I had you start off with opening a few tabs of pleasant things: rain and Mozart. Why? For one, it’s pleasant. Two, it relaxes you, which helps defeat the anxious state of worrying about how hard the work will be.
But most importantly, what you didn’t know is this: you were beginning the process without knowing it.
This is important because the beginning is half the battle. This is the point that requires the most energy and the most willpower. You don’t need as much energy to write the 501st word as you do the 1st.
When you sit down to work, you have to do the difficult work of changing your emotional momentum. Create a “soft runway” for yourself to launch into the work.
It’s true. Maybe that’s the reason the Our Father says “lead us not into temptation” rather than “help us get out of temptation once we’re already there.”
If you’re trying to quit smoking, you don’t want a box of cigarettes in your car. You don’t want any part of temptation in the first place. When your reward-seeking motivational systems kick in, it will be biologically more difficult for you to stop the behavior.
If you’re procrastinating, the same thing is happening It isn’t too hard to avoid procrastination if you were sitting in a jail cell with nothing to do but read that book you’ve been meaning to get around to.
But you’re not in a jail cell. There are rewards all around you. You can leave this website right now and go play a highly entertaining computer game. You can get some quick dopamine pops from social media. Maybe you can even do something more wholesome and healthy, like take a hike on an awesome summit in the Rockies. (Hey. I don’t know where you live.)
And if you’re thinking about doing other pleasurable things, that’s where the neurotransmitters are going to point you. “Reward there! Reward there! Go there!”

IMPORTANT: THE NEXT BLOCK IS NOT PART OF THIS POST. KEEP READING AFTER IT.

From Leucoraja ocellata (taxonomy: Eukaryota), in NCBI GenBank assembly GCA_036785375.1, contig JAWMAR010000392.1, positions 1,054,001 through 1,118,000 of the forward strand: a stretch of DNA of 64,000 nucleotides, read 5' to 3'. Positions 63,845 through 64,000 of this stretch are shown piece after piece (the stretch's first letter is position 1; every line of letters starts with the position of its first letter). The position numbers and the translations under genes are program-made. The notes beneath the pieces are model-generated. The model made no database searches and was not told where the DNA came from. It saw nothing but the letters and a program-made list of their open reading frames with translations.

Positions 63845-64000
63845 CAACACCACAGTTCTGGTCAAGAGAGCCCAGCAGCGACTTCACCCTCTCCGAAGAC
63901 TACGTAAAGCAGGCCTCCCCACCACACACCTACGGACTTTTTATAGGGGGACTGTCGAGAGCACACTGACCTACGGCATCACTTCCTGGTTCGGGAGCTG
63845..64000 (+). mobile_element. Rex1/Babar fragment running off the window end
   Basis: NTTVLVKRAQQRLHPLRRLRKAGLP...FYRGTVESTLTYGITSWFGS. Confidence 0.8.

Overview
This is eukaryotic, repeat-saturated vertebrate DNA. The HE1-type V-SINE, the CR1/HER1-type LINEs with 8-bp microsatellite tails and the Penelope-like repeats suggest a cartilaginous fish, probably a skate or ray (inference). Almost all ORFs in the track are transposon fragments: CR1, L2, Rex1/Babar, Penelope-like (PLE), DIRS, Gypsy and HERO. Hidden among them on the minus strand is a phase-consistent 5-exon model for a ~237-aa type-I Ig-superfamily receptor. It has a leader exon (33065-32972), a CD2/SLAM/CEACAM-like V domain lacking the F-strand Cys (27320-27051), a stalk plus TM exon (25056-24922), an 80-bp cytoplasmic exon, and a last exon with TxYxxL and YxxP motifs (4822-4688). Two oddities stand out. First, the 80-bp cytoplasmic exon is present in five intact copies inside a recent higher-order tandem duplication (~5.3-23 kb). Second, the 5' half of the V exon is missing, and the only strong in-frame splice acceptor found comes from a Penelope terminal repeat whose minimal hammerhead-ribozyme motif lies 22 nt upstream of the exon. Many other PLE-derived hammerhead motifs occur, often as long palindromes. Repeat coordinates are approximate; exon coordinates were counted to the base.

When you’re procrastinating, there’s a very good chance that you’re struggling with cookies more than radishes. If the only other alternative is radishes, you can probably sit down and complete the task you want.
Now, this is an “emergency” post. So if you have a bunch of potential rewards that are making it difficult to sit down and work, you probably can’t get of them all right away. That would require, say, clearing out your apartment/office/house. And since you’re feeling procrastinate-y today, that’s not an option.
The only other way to make procrastination less appealing is to break that dopamine cycle in the gentlest way possible. That’s why we break it down into micro-steps that are somewhat pleasant.
You can resist a cookie if the alternative is a small cookie. It’s harder to resist a cookie if the alternative is a radish.
To fight procrastination, make work seem like less radish, more cookie.
One final word here: dopamine isn’t a bad thing. It’s there for a reason. It’s the motivator, the reward-seeker, the reward-giver. You can run through walls if your dopamine wants you to.
The problem is that when you procrastinate, your dopamine is likely telling you to go towards some other reward. It then takes you additional energy to sit down and work. You’re not only fighting the dopamine urge to seek the other reward, but you’re trying to get yourself to do something else. It’s a double-whammy apocalypse of will-power destroying momentum that will absolutely destroy your ability to sit down and do work.
We change this by creating a new “reward-seeking behavior” cycle. By having a box to check off, you now have an objective, like in a video game. “Two points”? Video game.
The idea is to use the same tactics that game designers and app engineers use to hook you to their games. You’re doing the same thing here; you’re just doing it a smaller, more manageable level. A one-time use of the idea, just to get yourself back into the emotional momentum of work.
And what do I mean by “emotional momentum”? When you feel a rush of dopamine pushing you in one direction, that’s emotional momentum. It’s an urgency to complete a task that you can’t explain, but you certainly feel.
If you’re finding it hard to sit down and work, chances are that cycle’s working against you. Use the methods here, tweak it for yourself, and see if you can’t get it working for you.
And by the way, why are you still reading this?
Get back to work.